According to the Texas Workforce Commission, Texas job growth will continue at the moderate pace of 1.3 percent per year through 2012 and will be concentrated in the 4 largest Texas metro areas (Houston, Dallas, San Antonio and Austin).
The Houston area is likely to lead in term of job creation because of its diverse economy and growing sectors such as energy with oil and gas, transportation with increasing air traffic and the port of Houston with booming export activity, and health care. After 2011, the job growth in the Houston Metro area is likely to rise 2 to 2.5 percent annually.
It is important to note that the energy sector lost 3,000 jobs in 2009 and is forecasted to recoup the great majority of them by 2012. The health care sector is the largest employer in the Gulf Coast area and continued to create jobs throughout the recession and is expected to generate another 30,000 jobs by 2012. Many predictions will be altered, however, as a result of new health care legislation. Professional and business services and the education sectors combined are projected to create 25,000 jobs by 2012. Construction, manufacturing and retail trade sectors are expected to generate net losses in 2012. State and local government budget cuts are showing a rapid decrease in government jobs. Education and social services will be hit hard.
A high birth rate and high immigration rate for working adults will lead to population growth, which will drives up demand for goods and services and leads to job expansion. In 2010, more than 1,000 people per day moved to Texas, mostly to the 4 metro areas (Dallas-Fort Worth, Houston, San Antonio and Austin). According to the Census Bureau, more people moved to the Houston metro area (100,000) than anywhere else in the US from July 2008 to July 2009.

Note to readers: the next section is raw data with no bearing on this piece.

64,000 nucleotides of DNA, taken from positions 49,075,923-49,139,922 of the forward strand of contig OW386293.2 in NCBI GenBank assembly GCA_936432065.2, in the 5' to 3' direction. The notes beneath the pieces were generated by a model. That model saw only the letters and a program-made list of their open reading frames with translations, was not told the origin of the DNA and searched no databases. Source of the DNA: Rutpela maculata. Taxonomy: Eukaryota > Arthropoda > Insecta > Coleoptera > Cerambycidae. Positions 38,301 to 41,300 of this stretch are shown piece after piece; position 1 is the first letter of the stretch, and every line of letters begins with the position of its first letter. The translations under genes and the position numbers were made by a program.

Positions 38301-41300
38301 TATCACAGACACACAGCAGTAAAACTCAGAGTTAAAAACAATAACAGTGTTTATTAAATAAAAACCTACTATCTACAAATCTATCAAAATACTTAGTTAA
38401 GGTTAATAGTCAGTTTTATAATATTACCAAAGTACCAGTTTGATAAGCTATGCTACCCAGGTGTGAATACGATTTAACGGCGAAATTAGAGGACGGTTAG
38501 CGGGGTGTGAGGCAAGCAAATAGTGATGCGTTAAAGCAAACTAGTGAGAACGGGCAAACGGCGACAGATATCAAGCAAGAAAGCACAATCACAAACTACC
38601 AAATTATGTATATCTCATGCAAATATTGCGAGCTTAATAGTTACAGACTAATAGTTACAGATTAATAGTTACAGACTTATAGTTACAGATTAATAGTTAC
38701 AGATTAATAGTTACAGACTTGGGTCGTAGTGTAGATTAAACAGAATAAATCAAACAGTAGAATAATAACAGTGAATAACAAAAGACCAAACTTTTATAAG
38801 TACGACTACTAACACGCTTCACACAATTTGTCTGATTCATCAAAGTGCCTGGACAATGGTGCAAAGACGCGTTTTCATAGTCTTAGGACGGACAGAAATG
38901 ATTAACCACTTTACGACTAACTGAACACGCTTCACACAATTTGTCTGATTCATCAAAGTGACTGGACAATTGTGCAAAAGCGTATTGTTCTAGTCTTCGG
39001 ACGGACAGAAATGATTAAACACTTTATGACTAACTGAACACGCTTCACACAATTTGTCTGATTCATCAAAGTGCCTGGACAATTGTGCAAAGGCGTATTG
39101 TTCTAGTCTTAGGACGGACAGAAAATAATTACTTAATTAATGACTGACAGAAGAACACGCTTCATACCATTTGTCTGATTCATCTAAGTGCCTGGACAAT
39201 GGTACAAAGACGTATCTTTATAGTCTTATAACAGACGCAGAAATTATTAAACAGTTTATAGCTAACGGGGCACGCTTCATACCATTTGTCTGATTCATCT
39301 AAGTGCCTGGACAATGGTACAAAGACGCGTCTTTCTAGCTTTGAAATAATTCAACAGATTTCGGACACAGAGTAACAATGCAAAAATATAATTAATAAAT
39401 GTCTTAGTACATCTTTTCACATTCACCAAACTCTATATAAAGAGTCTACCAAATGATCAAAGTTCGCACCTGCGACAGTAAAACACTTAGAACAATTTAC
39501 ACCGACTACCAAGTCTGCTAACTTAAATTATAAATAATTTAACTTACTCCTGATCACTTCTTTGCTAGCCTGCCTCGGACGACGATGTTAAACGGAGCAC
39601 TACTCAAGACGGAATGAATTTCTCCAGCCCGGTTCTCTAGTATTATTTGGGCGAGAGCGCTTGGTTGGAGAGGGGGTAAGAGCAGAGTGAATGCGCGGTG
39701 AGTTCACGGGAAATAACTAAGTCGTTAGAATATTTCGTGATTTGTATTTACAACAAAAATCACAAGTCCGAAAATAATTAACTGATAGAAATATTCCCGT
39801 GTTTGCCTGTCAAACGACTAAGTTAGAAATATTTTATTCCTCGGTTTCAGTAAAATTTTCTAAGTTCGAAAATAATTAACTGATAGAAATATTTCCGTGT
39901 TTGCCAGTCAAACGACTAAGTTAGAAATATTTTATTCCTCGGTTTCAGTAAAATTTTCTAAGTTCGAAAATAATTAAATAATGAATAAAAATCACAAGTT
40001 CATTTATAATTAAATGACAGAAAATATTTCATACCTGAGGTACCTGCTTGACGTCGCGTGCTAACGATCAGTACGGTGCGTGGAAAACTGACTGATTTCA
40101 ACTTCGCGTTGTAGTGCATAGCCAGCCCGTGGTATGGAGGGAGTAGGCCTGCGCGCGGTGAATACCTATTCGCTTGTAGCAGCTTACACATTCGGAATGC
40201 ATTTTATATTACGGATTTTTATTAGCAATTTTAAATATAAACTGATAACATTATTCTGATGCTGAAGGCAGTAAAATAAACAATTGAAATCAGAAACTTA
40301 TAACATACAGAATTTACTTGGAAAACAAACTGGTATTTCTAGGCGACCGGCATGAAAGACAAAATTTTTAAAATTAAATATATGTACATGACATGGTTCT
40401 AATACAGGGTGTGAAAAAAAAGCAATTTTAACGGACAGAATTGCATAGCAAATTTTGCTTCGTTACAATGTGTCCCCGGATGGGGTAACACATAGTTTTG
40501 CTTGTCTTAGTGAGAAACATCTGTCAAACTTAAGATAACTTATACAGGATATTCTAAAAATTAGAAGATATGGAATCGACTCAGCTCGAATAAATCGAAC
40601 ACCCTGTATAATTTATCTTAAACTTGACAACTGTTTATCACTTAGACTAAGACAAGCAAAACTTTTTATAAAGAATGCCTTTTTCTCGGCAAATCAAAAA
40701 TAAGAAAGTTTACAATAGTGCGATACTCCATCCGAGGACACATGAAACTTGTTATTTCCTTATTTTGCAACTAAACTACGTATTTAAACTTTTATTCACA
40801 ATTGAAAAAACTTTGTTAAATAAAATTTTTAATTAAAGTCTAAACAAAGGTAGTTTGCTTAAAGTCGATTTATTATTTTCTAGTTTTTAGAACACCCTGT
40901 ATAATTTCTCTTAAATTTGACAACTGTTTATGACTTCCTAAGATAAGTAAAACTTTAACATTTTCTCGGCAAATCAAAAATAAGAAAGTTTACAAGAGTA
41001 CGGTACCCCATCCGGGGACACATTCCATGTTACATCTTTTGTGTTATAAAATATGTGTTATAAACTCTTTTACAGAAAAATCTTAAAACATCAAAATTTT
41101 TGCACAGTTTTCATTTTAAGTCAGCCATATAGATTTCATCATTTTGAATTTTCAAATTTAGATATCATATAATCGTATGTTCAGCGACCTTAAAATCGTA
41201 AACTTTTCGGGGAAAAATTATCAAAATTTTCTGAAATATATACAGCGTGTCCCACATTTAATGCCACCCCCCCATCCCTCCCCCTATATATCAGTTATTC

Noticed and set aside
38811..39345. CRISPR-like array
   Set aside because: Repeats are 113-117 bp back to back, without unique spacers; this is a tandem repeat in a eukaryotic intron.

Many factors are leading to solid growth in the health care sector. The Texas population includes many baby boomers and many young families who both are medical care consumers. The new national health care bill will also require Texas to change its health care system as a quarter of the population currently lacks health insurance, which should lead to job creation. With a growing population, the state of Texas will be facing a rising demand for services like health care, education, and other services.
Consumers have become more saving prone. As a result the retail sector is predicted to fall short of regaining its 2008 employment level by 2012.
The Texas manufacturing sector is currently recovering from significant job losses in 2009 but the recent job creation is likely to be a temporary reprieve as customers replenish inventories. The Texas Manufacturing sector is forecasted to eliminate another 100,000 jobs by 2012. Strong gains in productivity allow manufacturers to increase production without creating new jobs; tight credit is also stunning grow and job creation. Texas manufacturers rely mainly on the Mexican market for exports and need to diversify and access stronger markets with better growth prospects such as China, Brazil, Russia and India.
The construction and real estate sector are expected to stagnate through 2012. Regarding residential housing, tight credit is still an undermining factor in a market with fewer buyers scaling back and opting for smaller more efficient homes. There is a debate over how well construction in the suburbs will recover given higher gas prices. The commercial real estate currently exhibits high excess inventory levels and is facing significant credit issues as banks scale down loans opportunities.
With global demand for energy on the rise, and the current uncertainty in the Middle East, oil prices have significantly increased over the last 12 months and the upward trend is expected to continue. This is good news for the energy sector where the job recovery is well under way. Most of the job creation will come from the oil and gas industry, especially white collar jobs, but also from the renewable energy sector.
Texas has a striking difference from the rest of the nation. It has suffered in today’s tough economic times, but its recovery has been rapid and the forecast for the future is solid.
Source: RDA Global Inc. A Forecast for the Texas Economy and Job Market: 2008-2012 – Texas Workforce Commission.
Source: Texas Workforce Commission – RDA Global Inc. A Forecast for the Texas Economy and Job Market: 2008-2012